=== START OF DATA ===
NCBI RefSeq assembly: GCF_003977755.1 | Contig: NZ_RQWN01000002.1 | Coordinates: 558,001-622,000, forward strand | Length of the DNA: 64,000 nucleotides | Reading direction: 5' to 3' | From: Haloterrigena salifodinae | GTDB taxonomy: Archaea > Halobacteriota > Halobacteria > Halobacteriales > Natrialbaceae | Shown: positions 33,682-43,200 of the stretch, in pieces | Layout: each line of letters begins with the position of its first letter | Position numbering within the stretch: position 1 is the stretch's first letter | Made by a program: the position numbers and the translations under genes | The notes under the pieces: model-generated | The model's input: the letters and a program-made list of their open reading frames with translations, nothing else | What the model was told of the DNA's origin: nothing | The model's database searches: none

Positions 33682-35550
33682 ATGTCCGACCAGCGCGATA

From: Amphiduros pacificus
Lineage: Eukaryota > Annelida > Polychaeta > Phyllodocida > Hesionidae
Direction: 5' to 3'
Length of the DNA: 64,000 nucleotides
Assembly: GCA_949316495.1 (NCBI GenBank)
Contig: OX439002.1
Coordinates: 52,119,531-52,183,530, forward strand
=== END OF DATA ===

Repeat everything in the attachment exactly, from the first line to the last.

NCBI RefSeq assembly: GCF_003977755.1 | Contig: NZ_RQWN01000002.1 | Coordinates: 558,001-622,000, forward strand | Length of the DNA: 64,000 nucleotides | Reading direction: 5' to 3' | From: Haloterrigena salifodinae | GTDB taxonomy: Archaea > Halobacteriota > Halobacteria > Halobacteriales > Natrialbaceae | Shown: positions 33,682-43,200 of the stretch, in pieces | Layout: each line of letters begins with the position of its first letter | Position numbering within the stretch: position 1 is the stretch's first letter | Made by a program: the position numbers and the translations under genes | The notes under the pieces: model-generated | The model's input: the letters and a program-made list of their open reading frames with translations, nothing else | What the model was told of the DNA's origin: nothing | The model's database searches: none

Positions 33682-35550
33682 ATGTCCGACCAGCGCGATA

From: Amphiduros pacificus
Lineage: Eukaryota > Annelida > Polychaeta > Phyllodocida > Hesionidae
Direction: 5' to 3'
Length of the DNA: 64,000 nucleotides
Assembly: GCA_949316495.1 (NCBI GenBank)
Contig: OX439002.1
Coordinates: 52,119,531-52,183,530, forward strand